The campaign to stop smoking comes to Dublin city centre on National No Smoking Day.
Reporter Peter MacNiff is on Moore Street in Dublin on Ash Wednesday and asks the street traders about what they have given up for Lent.
Some of the women have given up smoking completely while others have just cut back.
Another day to promise yourself you'll give up the smokes for good, forever and for a dozen different reasons, for money, health, God...
Some health conscious groups in Dublin were giving away hot cross buns for people willing or determined enough to hand over their cigarettes. The sign read
Trade a Pack for a Snack
However, some viewed their efforts as a promotional gimmick choosing to keep their cigarettes.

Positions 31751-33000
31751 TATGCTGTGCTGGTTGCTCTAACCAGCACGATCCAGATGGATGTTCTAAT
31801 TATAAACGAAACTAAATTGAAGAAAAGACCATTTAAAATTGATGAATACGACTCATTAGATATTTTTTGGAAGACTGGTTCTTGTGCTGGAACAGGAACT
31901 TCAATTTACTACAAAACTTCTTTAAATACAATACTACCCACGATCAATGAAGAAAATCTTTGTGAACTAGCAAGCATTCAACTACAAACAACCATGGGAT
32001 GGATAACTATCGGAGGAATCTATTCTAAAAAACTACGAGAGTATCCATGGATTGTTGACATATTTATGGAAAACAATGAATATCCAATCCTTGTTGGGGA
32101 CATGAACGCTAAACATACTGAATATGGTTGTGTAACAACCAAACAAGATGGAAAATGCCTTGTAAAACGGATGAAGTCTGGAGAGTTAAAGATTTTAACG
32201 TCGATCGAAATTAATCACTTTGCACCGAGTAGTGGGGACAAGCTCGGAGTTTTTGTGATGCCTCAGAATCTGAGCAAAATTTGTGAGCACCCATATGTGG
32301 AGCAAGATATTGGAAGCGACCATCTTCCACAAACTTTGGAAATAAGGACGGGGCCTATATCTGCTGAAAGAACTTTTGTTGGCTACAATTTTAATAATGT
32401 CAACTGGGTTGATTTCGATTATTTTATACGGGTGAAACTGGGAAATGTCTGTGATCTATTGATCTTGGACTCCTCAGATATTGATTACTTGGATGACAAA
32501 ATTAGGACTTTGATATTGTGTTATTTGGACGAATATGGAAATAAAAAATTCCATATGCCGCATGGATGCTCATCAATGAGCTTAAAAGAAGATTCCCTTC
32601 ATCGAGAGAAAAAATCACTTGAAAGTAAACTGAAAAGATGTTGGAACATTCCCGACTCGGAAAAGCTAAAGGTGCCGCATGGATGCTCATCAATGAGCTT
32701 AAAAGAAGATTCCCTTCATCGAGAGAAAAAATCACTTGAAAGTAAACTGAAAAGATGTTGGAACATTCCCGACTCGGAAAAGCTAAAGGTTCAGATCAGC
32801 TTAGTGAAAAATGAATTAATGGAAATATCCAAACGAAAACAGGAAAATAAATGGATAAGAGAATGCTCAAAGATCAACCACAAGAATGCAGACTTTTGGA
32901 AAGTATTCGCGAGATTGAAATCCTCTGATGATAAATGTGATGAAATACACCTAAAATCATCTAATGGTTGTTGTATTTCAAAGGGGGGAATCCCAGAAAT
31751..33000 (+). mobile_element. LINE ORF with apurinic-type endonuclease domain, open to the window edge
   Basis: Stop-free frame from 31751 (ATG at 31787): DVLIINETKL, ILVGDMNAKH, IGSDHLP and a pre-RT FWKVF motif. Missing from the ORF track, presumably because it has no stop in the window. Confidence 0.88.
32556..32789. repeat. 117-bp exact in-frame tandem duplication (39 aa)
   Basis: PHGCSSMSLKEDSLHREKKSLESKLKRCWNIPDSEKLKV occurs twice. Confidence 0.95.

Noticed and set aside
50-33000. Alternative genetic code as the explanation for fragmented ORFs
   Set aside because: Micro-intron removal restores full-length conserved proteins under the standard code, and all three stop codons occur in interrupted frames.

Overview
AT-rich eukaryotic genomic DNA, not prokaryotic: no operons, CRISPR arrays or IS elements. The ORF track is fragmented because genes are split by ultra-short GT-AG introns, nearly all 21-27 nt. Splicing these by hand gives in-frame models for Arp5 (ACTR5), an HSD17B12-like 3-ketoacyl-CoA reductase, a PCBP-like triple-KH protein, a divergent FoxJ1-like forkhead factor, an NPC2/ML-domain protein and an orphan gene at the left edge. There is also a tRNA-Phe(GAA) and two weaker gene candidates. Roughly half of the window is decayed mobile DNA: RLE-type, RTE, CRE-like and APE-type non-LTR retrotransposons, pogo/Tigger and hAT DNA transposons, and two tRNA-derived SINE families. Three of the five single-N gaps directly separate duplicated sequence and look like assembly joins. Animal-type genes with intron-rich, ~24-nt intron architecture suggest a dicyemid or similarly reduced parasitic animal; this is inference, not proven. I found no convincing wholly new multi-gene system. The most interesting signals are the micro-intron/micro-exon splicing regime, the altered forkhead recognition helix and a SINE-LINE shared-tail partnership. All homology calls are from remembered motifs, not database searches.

Speaking at a promotion of the 'National Knockout' campaign Donal O'Shea outlines some of the successes to date with a decline in the number of smokers. He points out that smoking is a minority activity with twice as many non-smokers as smokers. However, the focus of the campaign will be on preventing young people from starting smoking in the first place.
Harry Grawley Director of the HEB also spoke to RTÉ News describing the different kinds of smokers who have many different reasons for giving up the habit.
Many people find they must make repeated attempts to give up and it's quite common not to be successful until the fourth or fifth attempt. So we should encourage people that even if they fail a couple of times, they will succeed eventually.
Avril Gillatt, Information Officer with the Irish Cancer Society, comments on the growing problem of young people smoking and how the campaign to stop smoking should focus on them.
An RTÉ News report broadcast on 4 March 1987. The reporter is Peter MacNiff.